|sections in this module||City College of San Francisco - CS260A
Unix/Linux System Administration
Module: Periodic Processes
cron is a subsystem (named crond on linux) that relies on a daemon (also named crond on linux), that is used to schedule periodic processes. cron schedules these tasks according to a set of configuration files called crontabs, that specify what should be executed and when. The daemon wakes up periodically (usually every minute) to examine the crontabs and adjust its tasks according to changes found. It is thus unnecessary to restart (or send a HUP signal to) cron or its daemon if a crontab changes.
A crontab tells cron what commands to execute and when. There are two types of crontabs:
A crontab contains one or more crontab entries. Blank lines and lines that begin with # are ignored. A crontab entry is a single line containing 6 (or seven) fields separated by whitespace with this format
mins hrs days mons wdays [runas] cmd
Each numeric field (such as mins) can be a single number, a range or
numbers separated by a dash, or a comma-separated list of numbers. It can also be *,
which means 'all possible values'. Linux extensions also allow */5,
which means each fifth period (each fifth minute, hour, etc.) or these
@reboot : Run once after reboot.
@yearly : Run once a year, ie. "0 0 1 1 *".
@annually : Run once a year, ie. "0 0 1 1 *".
@monthly : Run once a month, ie. "0 0 1 * *".
@weekly : Run once a week, ie. "0 0 * * 0".
@daily : Run once a day, ie. "0 0 * * *".
@hourly : Run once an hour, ie. "0 * * * *".
Note that whitespace is used as a delimiter between all the fields in crontab entries, but the cmd field may contain whitespace.
With RHEL6 and later, cron will also run jobs specified in the configuration file for anacron. anacron and its configuration file /etc/anacrontab will be discussed in a later section.
cron executes the commands in the crontab using the default system shell, connected to the user's HOME directory. A minimal default environment including PATH, SHELL, HOME and LOGNAME is defined. The PATH is a minimal system PATH, including the standard user binary directories. Commands should specify absolute paths.
Output from Commands
Be sure to redirect both standard output and standard error of your cron commands. If this is not done, cron will usually mail the output to you.
Specifying the day of execution
There are two syntaxes for specifying the day on which the command is to be executed: the day of the month and the weekday. This conflict is resolved as follows:
will be executed on each Saturday and Sunday and on the 1st through the 15th of each month.
There are many linux extensions to the crontab format
NOTE: For a reason that I do not yet understand, SElinux refuses to allow crond to connect to a network home directory on our linux systems before executing a cron job. This can be remedied by setting HOME=/ inside your crontab, and this setting is required for all personal crontabs. Files in your home directory can still be accessed using their standard permissions, however, and commands in your home directory can be executed. This only pertains to home directories located on a network file system. Local accounts are unaffected.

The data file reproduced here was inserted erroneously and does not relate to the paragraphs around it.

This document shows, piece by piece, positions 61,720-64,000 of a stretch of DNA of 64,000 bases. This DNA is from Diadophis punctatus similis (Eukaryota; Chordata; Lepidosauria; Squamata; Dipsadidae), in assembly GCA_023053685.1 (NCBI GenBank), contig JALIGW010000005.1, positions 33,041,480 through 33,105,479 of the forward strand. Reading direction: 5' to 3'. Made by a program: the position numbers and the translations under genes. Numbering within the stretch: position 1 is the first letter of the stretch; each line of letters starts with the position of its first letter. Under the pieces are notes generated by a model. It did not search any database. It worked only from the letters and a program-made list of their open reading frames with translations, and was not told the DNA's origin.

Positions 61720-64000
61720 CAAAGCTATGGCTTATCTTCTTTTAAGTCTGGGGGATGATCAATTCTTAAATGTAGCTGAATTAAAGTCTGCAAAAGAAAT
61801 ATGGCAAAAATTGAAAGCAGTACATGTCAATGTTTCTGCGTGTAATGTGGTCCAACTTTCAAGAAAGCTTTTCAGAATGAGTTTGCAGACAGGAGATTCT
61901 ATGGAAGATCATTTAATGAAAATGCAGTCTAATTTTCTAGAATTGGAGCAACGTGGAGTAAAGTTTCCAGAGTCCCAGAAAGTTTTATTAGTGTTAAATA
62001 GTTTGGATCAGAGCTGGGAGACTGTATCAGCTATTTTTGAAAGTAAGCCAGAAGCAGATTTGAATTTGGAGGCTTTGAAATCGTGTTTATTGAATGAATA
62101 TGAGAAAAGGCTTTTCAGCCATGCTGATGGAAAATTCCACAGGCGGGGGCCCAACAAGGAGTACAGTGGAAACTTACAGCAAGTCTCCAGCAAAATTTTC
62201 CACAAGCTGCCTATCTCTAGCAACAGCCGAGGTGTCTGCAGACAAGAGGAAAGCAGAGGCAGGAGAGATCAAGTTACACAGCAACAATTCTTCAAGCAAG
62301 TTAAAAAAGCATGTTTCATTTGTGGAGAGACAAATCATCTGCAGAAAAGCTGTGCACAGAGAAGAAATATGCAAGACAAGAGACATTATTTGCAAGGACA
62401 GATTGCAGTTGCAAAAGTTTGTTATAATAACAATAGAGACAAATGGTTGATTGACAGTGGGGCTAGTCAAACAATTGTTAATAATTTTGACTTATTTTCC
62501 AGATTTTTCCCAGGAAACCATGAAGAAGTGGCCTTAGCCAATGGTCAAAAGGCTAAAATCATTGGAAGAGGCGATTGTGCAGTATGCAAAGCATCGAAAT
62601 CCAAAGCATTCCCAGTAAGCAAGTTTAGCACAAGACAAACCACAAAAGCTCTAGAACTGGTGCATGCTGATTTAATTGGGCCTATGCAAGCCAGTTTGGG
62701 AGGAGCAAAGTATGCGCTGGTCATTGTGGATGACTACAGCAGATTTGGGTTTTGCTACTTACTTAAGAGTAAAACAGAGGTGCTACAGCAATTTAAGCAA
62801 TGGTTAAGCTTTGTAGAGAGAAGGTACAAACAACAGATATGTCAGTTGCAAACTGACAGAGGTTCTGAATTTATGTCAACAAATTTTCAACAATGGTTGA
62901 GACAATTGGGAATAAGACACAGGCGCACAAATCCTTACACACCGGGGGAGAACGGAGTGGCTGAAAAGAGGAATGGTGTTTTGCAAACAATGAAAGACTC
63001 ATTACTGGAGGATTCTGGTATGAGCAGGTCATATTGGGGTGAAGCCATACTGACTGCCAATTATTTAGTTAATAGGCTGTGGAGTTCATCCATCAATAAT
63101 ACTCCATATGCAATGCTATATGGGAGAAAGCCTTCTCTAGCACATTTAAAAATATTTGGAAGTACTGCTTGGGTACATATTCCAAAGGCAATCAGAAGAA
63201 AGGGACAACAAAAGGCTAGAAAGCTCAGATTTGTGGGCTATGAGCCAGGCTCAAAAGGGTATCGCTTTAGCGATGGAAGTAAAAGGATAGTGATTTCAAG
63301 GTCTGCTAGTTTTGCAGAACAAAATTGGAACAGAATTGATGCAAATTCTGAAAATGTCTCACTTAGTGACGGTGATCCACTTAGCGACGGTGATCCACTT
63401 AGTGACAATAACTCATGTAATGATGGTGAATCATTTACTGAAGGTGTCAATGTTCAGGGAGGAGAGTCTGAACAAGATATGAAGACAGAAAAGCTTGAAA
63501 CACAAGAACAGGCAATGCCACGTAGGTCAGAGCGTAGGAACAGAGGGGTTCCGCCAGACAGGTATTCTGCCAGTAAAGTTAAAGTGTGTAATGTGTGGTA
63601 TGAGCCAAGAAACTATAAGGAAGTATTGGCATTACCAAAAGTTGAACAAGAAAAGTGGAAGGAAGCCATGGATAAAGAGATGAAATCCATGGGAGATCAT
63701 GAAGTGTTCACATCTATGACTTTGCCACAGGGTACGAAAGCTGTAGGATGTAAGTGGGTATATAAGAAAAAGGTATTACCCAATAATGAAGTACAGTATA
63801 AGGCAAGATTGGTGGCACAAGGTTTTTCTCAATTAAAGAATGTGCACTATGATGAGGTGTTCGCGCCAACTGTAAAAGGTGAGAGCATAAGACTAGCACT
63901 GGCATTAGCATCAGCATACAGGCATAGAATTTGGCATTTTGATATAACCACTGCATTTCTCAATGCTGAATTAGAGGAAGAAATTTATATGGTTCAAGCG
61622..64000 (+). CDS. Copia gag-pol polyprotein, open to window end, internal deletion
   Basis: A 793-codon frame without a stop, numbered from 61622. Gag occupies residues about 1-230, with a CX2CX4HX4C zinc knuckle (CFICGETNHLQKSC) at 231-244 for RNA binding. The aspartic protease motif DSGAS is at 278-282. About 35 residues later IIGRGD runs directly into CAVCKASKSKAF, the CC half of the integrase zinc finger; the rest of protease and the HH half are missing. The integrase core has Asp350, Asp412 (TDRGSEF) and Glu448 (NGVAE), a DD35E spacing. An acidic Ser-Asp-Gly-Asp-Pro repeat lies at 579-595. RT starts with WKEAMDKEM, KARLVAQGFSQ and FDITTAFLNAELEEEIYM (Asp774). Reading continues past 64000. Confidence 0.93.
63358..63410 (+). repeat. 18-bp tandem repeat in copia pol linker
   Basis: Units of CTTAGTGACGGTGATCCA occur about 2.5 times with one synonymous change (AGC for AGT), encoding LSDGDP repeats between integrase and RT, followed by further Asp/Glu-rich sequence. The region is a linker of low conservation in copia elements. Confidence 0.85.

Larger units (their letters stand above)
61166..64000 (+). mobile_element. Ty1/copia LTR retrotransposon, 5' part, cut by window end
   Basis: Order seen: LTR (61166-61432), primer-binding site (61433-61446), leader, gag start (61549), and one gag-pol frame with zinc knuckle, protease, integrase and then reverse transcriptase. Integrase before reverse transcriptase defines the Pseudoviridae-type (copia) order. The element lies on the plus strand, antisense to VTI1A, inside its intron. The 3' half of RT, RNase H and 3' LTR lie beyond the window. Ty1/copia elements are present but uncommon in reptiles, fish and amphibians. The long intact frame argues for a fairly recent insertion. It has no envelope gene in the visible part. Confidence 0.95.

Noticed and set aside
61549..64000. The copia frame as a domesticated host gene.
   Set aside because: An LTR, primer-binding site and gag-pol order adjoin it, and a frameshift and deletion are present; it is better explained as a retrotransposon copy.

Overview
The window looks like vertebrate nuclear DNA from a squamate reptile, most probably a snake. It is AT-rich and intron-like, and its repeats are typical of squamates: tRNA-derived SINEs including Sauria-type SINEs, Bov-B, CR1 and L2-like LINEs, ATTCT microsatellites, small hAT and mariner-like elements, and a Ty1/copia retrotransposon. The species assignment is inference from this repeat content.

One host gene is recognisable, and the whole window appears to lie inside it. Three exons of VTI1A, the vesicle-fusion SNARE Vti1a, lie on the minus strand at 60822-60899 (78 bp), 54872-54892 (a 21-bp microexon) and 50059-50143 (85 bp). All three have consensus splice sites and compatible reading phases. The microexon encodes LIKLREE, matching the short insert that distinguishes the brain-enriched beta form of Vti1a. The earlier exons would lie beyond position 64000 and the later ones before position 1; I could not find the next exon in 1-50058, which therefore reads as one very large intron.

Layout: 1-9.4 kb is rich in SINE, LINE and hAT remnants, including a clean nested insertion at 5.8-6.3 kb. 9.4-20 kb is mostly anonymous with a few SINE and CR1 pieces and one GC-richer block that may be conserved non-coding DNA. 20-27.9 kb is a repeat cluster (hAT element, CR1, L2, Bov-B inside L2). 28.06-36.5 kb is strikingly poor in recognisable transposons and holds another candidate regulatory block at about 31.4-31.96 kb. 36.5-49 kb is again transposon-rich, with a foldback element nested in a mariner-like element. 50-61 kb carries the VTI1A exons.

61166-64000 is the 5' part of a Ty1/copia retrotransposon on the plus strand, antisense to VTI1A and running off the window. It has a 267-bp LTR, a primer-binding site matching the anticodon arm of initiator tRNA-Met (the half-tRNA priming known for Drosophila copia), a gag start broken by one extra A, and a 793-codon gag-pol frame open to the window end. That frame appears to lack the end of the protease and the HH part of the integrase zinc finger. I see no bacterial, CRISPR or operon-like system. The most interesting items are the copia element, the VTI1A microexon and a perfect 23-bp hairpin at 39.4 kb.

[ Remember, user crontabs on our linux systems must specify HOME=/ ]
The /etc/cron.d files (system crontabs) on linux uses the extra field runas to indicate who the command should be run as. Normally, runas is root, but this field adds flexibility to these system crontabs. The following entry specifies to run the command /usr/local/bin/upd as root at one minute past 3AM every Wednesday, placing the output in /var/log/upd.log
01 3 * * 3 root /usr/local/bin/upd > /var/log/upd.log 2>&1
The system crontab on hills is not kept in /etc. Instead, it takes the place of the user crontab for root. Thus, there is not extra field. Below is a sample entry. This entry appends /var/adm/messages with the kernel diagnostic messages output since the last run of dmesg. (This is selected by the - option to dmesg.). Messages are added to the log file every 10 minutes of the day, at 5, 15, etc minutes past the hour.
The following entry is from the system crontabs on linux. In this crontab, the PATH and MAILTO environment variables are specified at the beginning of the crontab.
The command relies on this PATH variable to find its command. It runs the command at 42 minutes after 4AM on the first day of every month. The command, run-parts, is given a single argument, /etc/cron.monthly. If run-parts generates any standard output or standard error, it will be mailed to root.
42 4 1 * * root run-parts /etc/cron.monthly
|Preview question: The term crontab refers both to the files cron uses as configuration files and to the program that is used to create those files. On some systems the crontab format is discussed either in the cron man page or in the man page for the crontab command. On others, the crontab format is in a separate man page. Investigate where to find the format of a crontab on the systems you know.|
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